Pentatonix Bayou Music Center March 25, 2015
As Pentatonix performed to a filled Bayou Music Center on Wednesday night, they barely ever took their microphones from their faces. This wasn't because of nerves or lip-syncing (I would re-think my entire life) or anything of that sort, but simply due to the sheer volume of singing each member constantly had to do in order to make their sound what it is.
And after being taken aback multiple times last night by the mind-bending harmonies and brilliant arrangements of their cover songs, I'm more than content sacrificing some forced choreography break for the sheer vocal acumen that was delivered by the group. The only things Pentatonix's stage consists of is a set of stairs, some lights, and a screen to display graphics and whatnot, all of which shows a sort of something-out-of-nothing, cutting-the-fat philosophy that the a cappella group has maintained their entire career and seem to thrive off of.
Pentatonix was formed in 2011 in Arlington, Tex. by high-school best friends Scott Hoying, Mitch Grassi and Kirstin Maldonado. They later recruited the deep-voiced Avi Kaplan and beat-boxing cello-player extraordinaire Kevin Olusola before competing in and winning the TV singing competition The Sing-Off in 2011. After getting dropped from their record label, the group took to YouTube where they posted videos of them singing a cappella covers of popular songs and eventually garnered over 7 million subscribers, got signed to a new record label, released a couple popular EPs, a platinum-selling Christmas album, and recently won a Grammy.
With such success, you may wonder what makes Pentatonix so great, and after watching them live and in their element Wednesday night, I now see that there are many reasons that make Pentatonix the real deal. It seems they've perfected the formula of what makes a singing group work, what with the amount of diversity, chemistry and ability to stand alone that each member has. Everything that makes a singing group great is there, but it takes more than that to gain the level of success and fandom that they have.
Every a cappella group runs the risk of seeming mediocre and becoming redundant, but the main reason Pentatonix is so successful is because of how strong of a grasp they have on what is current and what people want to hear. They do this not only by picking the most current songs to cover, but by knowing that people are over boring, Autotuned music and are interested in listening to complex, genre-defying art for a change.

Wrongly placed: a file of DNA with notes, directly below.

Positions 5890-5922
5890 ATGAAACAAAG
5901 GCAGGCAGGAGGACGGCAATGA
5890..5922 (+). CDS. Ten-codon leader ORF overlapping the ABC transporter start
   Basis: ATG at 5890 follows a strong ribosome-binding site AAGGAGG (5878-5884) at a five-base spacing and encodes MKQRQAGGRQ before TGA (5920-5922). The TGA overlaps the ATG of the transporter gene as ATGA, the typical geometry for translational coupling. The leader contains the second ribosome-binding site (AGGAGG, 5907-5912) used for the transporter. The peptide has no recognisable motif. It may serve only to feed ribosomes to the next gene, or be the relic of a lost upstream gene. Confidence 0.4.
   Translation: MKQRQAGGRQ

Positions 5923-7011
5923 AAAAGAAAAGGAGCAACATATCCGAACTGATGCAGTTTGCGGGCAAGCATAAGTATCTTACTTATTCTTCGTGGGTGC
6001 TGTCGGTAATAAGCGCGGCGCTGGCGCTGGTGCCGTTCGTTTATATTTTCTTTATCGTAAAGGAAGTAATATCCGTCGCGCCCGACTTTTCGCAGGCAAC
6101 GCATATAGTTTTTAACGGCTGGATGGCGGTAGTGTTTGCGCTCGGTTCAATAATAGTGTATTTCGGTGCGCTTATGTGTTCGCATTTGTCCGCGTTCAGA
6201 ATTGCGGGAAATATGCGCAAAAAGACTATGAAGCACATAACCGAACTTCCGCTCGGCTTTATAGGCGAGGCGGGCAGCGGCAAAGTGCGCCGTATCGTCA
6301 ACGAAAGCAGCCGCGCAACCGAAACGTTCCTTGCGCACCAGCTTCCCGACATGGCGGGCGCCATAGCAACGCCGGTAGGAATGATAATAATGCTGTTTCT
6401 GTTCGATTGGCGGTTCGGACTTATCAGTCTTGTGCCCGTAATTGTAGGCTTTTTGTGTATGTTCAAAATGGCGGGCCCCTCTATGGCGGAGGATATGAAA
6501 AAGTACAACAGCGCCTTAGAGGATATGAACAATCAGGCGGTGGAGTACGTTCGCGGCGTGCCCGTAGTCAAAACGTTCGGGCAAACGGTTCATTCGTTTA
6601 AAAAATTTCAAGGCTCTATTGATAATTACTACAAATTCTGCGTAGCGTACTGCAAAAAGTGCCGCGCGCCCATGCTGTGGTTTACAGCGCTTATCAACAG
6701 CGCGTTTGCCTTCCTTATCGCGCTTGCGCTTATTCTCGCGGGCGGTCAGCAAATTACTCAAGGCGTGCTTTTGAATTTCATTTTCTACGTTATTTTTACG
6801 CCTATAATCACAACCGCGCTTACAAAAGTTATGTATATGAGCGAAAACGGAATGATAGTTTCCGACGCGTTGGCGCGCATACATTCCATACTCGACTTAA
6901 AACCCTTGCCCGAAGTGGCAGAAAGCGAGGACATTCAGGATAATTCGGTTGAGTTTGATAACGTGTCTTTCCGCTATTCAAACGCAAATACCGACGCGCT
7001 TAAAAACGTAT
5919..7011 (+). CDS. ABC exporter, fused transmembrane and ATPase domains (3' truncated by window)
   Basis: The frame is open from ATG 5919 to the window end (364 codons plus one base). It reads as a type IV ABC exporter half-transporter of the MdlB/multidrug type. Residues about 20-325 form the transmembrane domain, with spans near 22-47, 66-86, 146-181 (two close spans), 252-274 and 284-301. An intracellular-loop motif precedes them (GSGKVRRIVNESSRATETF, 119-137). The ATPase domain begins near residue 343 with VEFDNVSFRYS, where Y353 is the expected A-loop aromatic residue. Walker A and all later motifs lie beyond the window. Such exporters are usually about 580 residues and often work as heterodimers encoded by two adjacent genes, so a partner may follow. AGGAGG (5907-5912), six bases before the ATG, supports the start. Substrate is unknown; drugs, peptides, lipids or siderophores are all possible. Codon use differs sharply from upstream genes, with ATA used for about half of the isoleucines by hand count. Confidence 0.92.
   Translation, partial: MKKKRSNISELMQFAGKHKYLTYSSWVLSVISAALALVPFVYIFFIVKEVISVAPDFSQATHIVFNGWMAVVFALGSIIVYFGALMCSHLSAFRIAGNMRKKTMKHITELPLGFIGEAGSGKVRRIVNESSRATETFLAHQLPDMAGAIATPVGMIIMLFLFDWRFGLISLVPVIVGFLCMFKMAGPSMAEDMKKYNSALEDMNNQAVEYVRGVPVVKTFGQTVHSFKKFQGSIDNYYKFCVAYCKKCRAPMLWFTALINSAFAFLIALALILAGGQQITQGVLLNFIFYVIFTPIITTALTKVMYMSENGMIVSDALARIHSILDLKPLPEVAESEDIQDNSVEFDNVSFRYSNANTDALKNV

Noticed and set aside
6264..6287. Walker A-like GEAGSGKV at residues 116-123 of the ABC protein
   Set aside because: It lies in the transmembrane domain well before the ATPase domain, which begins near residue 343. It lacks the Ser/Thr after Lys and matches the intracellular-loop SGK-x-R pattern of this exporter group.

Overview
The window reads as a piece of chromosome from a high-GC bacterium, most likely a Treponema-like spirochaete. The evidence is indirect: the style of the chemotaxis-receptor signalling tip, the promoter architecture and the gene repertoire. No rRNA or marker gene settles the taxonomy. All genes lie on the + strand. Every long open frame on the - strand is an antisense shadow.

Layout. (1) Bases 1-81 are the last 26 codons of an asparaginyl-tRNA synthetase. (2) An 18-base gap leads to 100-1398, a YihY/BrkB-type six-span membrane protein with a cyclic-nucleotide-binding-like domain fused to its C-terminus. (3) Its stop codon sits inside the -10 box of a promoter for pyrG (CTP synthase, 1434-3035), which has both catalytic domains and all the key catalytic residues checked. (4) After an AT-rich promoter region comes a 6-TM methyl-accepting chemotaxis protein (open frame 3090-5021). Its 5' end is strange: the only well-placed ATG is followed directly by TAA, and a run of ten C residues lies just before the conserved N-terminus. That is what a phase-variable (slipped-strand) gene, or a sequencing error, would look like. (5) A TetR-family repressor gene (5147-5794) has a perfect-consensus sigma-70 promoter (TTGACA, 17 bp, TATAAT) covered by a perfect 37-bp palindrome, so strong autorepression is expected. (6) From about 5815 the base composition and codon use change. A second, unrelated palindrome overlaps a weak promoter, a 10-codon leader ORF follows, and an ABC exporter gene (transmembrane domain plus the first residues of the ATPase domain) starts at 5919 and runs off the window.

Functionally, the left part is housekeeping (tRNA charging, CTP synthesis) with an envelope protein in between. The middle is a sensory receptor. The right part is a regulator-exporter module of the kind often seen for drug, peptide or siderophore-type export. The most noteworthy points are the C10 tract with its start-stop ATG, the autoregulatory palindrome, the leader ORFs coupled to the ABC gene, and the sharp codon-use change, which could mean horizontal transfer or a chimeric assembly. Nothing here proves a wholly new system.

This was showcased multiple times Wednesday, like when Kaplan had a full-on opera solo or Kevin performed his song "Julie O," which only consists of cello and beat boxing, or when they sang multiple songs in different languages, or when the group's cover of Imogen Heap's obscure tune "Aha" became the standout song of the night. Pentatonix showcased sides that no other singer or group today is capable of doing, all while still seeming "cool." Add in a few enjoyable original songs in that mix, and you have a potential worldwide phenomenon.
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When you think about it, Pentatonix is really the first a cappella group to ever break through the mainstream. It's an understatement to say they are wildly successful at bridging the gap between college-choir side project and big-time pop stars, and considering all of these factors and the main factor that audiences in 2015 are ready for a singing group of this caliber, Pentatonix is really proving that it is their time.
Personal Bias: I've followed Pentatonix on YouTube for a while, and I watch Scott and Mitch's personal YouTube channel Sup3rFruit religiously, so I was pretty excited to see them.
Overheard In the Crowd: As they were about to serenade the girl they brought on stage with "Let's Get It On," her friend from the audience yelled, "SHE'S GETTING MARRIED IN 2 DAYS."
The Crowd: Lots of teenagers and young adults. Further proves how much they appeal to the 18-49 demographic.
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